I hadn’t been taught how to craft writing in my schooling until this Master’s class, so it’s hard for me to know what elements of craft to look for in children’s work. But I am learning! I am learning from my readings, instruction from my Professors, our classroom peer conferencing and my teacher I work with at school. Don’t let me forget those Kindergarteners who have things to say and they will say them in pictures and in words. Words are an important part of early writing. Horn & Giacobbe says that “by inviting children to talk about themselves and about what they know honors them for who they are. Telling stories allows children to learn about the elements of craft before they ever put them on paper. This will make our instruction understood more easily.” Horn & Giacobbe, (2007) p.15
The methods of encouraging storytelling first with our students is not used in our classroom at this time. My teacher reads stories daily to the students and models writing through our morning work. We use the “5 Star Model” as a teaching tool for the writing we are looking for. When I get my own class, I plan to invite children to talk about themselves and about what they know so they will know that they are valued for themselves, for using the words they have to say. I am confident that I will better know what elements of craft to look for in the work they produce.
In my reading this week in Talking, Drawing, Writing, by Martha Horn & Mary Ellen Giacobbe, it talked about the craft of drawing and that once we notice our children beginning to pay attention to shape, looking closely and observing as they sketched, we would hope that we’d see them carryover between the sketching lessons and their illustrations in their drawing and writing. It doesn’t take long for us to figure out that our expectations aren’t realistic. p.69
I have learned that they need many more opportunities for practice and that we can’t expect them to make those connections on their own; we need to do that for them. We can use our mini-lessons to show them how to bring what they learned during our modeling of sketching lessons into the work of their drawing and writing. These mini-lessons can be about storytelling, drawing people, drawing in general, reading and re-reading, thinking before you write(brainstorming) just to name a few.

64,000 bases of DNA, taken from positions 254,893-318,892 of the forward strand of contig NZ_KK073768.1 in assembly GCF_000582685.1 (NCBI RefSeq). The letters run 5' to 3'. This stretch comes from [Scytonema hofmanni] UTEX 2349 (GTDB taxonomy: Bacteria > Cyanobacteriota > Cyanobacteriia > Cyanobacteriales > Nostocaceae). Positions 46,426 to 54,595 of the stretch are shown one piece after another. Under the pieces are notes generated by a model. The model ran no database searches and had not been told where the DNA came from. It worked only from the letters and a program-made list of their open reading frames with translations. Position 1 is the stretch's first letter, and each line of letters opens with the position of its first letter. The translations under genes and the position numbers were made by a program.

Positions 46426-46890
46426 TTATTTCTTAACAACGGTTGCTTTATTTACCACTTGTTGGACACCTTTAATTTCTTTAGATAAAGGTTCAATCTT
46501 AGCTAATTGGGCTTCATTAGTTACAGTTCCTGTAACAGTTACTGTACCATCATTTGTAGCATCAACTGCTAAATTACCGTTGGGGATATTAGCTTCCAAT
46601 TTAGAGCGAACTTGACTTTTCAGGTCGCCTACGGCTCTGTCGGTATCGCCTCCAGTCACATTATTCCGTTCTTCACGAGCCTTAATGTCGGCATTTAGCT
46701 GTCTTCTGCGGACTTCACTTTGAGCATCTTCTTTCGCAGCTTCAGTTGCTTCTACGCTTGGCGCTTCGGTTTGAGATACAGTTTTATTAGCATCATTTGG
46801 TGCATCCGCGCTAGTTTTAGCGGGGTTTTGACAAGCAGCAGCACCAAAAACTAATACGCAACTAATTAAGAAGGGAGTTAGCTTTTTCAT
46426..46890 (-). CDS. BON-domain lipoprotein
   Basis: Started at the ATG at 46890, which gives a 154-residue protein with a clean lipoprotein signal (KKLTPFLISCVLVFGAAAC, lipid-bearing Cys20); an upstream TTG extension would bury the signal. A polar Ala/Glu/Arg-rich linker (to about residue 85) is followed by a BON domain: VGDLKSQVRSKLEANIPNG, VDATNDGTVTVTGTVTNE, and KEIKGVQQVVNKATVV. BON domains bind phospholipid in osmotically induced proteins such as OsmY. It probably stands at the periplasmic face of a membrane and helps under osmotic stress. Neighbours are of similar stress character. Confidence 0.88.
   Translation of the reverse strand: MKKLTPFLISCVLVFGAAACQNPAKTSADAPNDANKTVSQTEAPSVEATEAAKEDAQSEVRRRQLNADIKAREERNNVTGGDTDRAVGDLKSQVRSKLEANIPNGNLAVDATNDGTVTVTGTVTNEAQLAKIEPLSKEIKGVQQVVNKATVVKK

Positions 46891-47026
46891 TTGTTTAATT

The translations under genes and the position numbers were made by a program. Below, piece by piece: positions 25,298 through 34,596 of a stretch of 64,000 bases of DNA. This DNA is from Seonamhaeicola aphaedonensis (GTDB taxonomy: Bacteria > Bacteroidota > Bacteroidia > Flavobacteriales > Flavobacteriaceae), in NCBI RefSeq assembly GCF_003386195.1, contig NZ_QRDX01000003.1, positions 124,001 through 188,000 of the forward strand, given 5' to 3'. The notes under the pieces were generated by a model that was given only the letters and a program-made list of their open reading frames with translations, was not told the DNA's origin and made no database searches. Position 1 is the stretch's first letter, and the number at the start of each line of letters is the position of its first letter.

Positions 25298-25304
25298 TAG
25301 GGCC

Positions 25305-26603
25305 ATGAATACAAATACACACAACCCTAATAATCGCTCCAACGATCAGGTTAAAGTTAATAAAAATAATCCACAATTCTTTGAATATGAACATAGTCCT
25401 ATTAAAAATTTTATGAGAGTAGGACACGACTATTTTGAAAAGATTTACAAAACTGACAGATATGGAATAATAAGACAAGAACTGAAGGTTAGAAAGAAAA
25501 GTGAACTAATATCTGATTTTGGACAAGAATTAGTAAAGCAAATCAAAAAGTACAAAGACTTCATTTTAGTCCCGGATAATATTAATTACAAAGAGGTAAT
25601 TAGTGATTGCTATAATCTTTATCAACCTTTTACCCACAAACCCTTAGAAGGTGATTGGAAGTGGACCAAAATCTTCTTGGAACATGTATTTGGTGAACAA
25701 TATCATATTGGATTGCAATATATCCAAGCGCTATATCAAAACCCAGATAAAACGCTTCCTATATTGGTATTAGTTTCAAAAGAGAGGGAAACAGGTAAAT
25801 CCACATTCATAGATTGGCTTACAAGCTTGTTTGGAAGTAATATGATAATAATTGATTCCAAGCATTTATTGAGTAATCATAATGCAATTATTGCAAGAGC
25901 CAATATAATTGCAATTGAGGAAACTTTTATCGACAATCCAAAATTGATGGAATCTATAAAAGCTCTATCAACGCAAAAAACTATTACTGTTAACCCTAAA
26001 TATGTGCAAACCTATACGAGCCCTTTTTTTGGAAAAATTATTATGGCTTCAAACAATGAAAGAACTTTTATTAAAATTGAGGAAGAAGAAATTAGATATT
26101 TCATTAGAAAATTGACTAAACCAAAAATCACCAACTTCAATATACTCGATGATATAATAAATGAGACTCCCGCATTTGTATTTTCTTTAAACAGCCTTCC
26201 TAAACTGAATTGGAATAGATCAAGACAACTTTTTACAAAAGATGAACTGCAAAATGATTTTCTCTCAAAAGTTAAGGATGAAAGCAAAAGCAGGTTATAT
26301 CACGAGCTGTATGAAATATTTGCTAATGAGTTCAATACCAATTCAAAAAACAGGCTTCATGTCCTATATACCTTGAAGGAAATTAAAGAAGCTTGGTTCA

What really excites me is that my role in our classroom in supporting our young writers is the craft of valuing their work. I have learned that I must support each student’s attempt to write independently and represent their stories with text that might be different, spelled incorrectly, heard and sounded out differently. In other words, “I have to watch my words”! It is a craft to know how to correct the writing or drawing of a young writer. For example: (e.g., when a child doesn’t know the letter for the sound. A common one is/b/ for /d/ or vice versa, The bog (dog) is running after the dall (ball). I say something like,” let’s look – right here, here’s a /b/all and here’s the letter.” I say, pointing, “Do you know what letter that is?” Most of the time they know it but they write the letters /b/ and /d/ backwards. Sometimes it takes a lot of associations for children to begin to hear the connections among all the sounds, but when they do I celebrate. My teacher says that she appreciates all the ways I celebrate,(high five, fist bump with the word “s-w-e-e-t” or a simple sticker.)
I want all you teachers to know that I appreciate each one of you. I want you all to know that each of you could probably write a book on craft lessons teaching students to write. I’m taking notes! I will use them too!